Author’s note:  During World War II upon returning to port US submarines would tie a broom to the periscope shears to indicate a "clean sweep", that is, the submarine sank every target she engaged.








C. Lyn Barrow



Lee Crane hunched over, his hands braced against his knees as he fought to regain his breath.  He had managed to by-pass his first two adversaries but now he could feel the effects of the exertion burning through his body.  His heart leaped within his chest and pounded loudly in his ears.  Flares of light burst behind his closed eyelids.  His knit shirt was soaked with perspiration and still the sun beat mercilessly down on his back and his unprotected head.  Did he have enough strength left for the last effort that would take him home?  He could only try, but this time it was not solely up to him. 


Jamie had warned him that he was not ready for this undertaking, that his last ONI mission had taken too great a physical toll on him, and the loss of half his team had affected him emotionally.  It was too soon after his release from the hospital, the CMO had warned, and he had made dire predictions of failure.  But Lee had been adamant.  Duty was everything to him, and he had felt this obligation strongly.  He had faced these Bandits twice before, and although he had come away victorious both times their last encounter had nearly ended catastrophically for him and his team. 


But now his legs were trembling with exhaustion and he realized just how right Will Jamieson had been. 


The humid air was split by a loud cracking sound, and for a moment Lee was back in the jungles of Borneo, the undergrowth being shredded by a hail of bullets, then he heard a voice in the distance, like someone shouting the words from a children’s book.


“Lee!  Run, Lee!  Run!”


It was Chip Morton, and his voice was moving as if he was running, moving away, off to his left, and Lee found himself moving as well, running, charging forward.  He felt as though he was moving in slow motion, his feet thudding into the smooth ground one after the other, but slowly, so very slowly.  He wasn’t going to make it.  He heard another shout behind him, then another from ahead and he knew that they were trying to cut him off.  He had to make it.  He had to.  Everything depended on him now.  He’d made it fifty feet without being intercepted.  Only forty more to go and he would be safe.  His legs were like rubber.  His breathing was harsh and labored, each breath like acid in his throat.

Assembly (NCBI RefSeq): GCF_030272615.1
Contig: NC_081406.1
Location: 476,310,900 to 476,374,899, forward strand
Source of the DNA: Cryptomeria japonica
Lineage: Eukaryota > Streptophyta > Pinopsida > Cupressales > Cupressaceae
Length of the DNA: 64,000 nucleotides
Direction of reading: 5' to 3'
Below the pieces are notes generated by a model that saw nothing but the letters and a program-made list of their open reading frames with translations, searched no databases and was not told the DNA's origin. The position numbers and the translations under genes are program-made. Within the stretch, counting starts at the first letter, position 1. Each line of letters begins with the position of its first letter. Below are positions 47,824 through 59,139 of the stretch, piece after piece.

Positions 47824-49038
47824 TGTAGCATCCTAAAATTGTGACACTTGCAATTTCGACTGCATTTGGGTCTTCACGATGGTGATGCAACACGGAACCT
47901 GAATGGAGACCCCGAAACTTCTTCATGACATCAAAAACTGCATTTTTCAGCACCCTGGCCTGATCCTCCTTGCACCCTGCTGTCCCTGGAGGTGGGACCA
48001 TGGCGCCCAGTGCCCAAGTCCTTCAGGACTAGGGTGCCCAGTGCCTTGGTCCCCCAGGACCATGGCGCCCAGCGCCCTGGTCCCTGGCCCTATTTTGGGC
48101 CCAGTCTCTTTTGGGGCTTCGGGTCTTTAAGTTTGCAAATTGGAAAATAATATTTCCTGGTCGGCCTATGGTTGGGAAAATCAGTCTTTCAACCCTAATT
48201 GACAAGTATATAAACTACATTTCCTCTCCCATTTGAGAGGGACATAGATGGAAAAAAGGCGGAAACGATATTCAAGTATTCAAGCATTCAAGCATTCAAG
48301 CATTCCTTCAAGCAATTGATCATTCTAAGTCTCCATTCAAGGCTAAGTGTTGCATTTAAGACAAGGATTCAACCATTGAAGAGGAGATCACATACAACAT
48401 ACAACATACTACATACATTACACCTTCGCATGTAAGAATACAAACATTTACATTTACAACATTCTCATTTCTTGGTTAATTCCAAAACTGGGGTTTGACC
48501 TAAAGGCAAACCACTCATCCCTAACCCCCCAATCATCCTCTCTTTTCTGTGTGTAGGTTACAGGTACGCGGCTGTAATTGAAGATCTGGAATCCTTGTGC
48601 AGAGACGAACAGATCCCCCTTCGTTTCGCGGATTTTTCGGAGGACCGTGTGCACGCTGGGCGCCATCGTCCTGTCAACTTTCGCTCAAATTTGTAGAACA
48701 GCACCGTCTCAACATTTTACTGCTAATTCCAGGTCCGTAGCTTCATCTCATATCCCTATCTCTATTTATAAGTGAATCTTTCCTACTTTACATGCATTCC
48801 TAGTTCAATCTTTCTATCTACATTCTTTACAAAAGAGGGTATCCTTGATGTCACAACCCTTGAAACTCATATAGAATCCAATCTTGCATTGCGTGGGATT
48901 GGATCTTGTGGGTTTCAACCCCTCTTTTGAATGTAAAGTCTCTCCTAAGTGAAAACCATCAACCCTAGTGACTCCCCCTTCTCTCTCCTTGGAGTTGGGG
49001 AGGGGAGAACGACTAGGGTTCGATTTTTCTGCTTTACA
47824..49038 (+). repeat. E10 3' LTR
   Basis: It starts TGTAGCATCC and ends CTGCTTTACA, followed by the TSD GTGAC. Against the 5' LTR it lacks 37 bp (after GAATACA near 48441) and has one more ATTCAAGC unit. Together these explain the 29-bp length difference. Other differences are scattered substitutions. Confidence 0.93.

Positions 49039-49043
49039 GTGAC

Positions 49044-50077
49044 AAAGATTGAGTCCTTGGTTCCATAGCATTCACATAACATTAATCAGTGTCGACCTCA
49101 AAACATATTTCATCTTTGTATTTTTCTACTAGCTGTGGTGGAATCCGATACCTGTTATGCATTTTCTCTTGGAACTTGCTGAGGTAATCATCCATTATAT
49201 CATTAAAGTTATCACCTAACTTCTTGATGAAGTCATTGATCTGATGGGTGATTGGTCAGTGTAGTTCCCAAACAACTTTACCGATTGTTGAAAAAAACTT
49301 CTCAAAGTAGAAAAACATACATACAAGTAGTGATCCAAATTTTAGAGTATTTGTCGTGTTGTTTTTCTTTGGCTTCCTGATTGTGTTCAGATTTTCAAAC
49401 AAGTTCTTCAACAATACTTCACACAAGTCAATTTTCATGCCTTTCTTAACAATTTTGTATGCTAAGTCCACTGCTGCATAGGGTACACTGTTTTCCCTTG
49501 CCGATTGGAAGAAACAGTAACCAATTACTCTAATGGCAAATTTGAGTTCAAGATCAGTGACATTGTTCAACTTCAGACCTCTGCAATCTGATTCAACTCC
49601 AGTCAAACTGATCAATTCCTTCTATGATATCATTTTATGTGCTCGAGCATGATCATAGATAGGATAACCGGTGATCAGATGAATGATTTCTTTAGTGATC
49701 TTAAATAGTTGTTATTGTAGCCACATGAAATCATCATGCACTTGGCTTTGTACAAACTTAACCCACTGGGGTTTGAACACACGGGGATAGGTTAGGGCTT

Then he was throwing himself forward, sliding through the dust.


There were hands on his arms pulling him to his feet.  Other hands pounding on his back. 


“Safe?” he choked out.


“You’d better believe it, Skipper!”  It was Kowalski’s voice and Lee blinked urgently, focusing on the Sailor’s rugged features.  “You did it, sir!”


“Let me through here!”  Dr. Will Jamieson’s voice barked out the order fiercely. 


Lee was aware of Chip standing at his shoulder, then the blond Exec was pressing a cool bottle of water into his hands even as Jamieson was peering into his eyes, flashing his little light back and forth across his range of vision.


“Is he okay, Will?” Admiral Harriman Nelson asked as he approached. 


“Well, he’s been better, Admiral.  I warned you both that this was not a good idea.  See!” Jamieson howled as Lee’s legs buckled and gave way beneath him, dumping him to the ground once more. 


“But he is all right, isn’t he?” Nelson grumbled in that inimitable way he had. 


“I’m all right, Admiral,” Lee attempted, but the other men ignored him as if he had not spoken at all. 


Chip dropped to his knees beside him, removing the water bottle from his hands, twisting off the cap, and touching it gently to his friend’s mouth. 


“Drink, buddy,” he urged quietly.


Lee nodded, and took possession of the bottle from Chip, drinking the tepid water greedily.


“Will?” Nelson persisted. 


The CMO cleared his throat noisily.  “If there’re no repercussions tomorrow I’ll be surprised, but....”  He sighed wearily, tired of going through the same mantra each time his captain was injured.  “I think he’s all right, Admiral.  But, Captain, I want to see you in Med Bay first thing in the morning.  That was our deal, remember?”


Lee looked up into the worried hazel eyes and managed a radiant smile.  Jamieson just shook his head and straightened even as Nelson squatted down in front of him, his own seamed, ruddy face wreathed in smiles. 


“I had my doubts there for a minute, son, but as Ski said, you did it.”


“You had doubts, Admiral?” Lee questioned dryly.  “I’m crushed.”


“Yeah, sir,” Chip put in exuberantly.  “They thought they had us beat until you put Lee in to pinch hit for Sharkey.  It was the greatest move I’ve ever seen in baseball!  They knew Lee’s just out of the hospital!  They figured with him benched they had the game in the bag!  But we won anyhow!  We beat the Santa Barbara Bandits for the third year in a row!  So far it’s been a clean sweep!”


Nelson stood up, beaming paternally at his officers for a moment before he turned away, going to speak to the Bandits’ manager in a ritual as old as the game.


For a moment the two younger men watched after him, then looked at each other, their eyes sparkling boyishly.


“I love April,” Lee said quietly, then both began to laugh.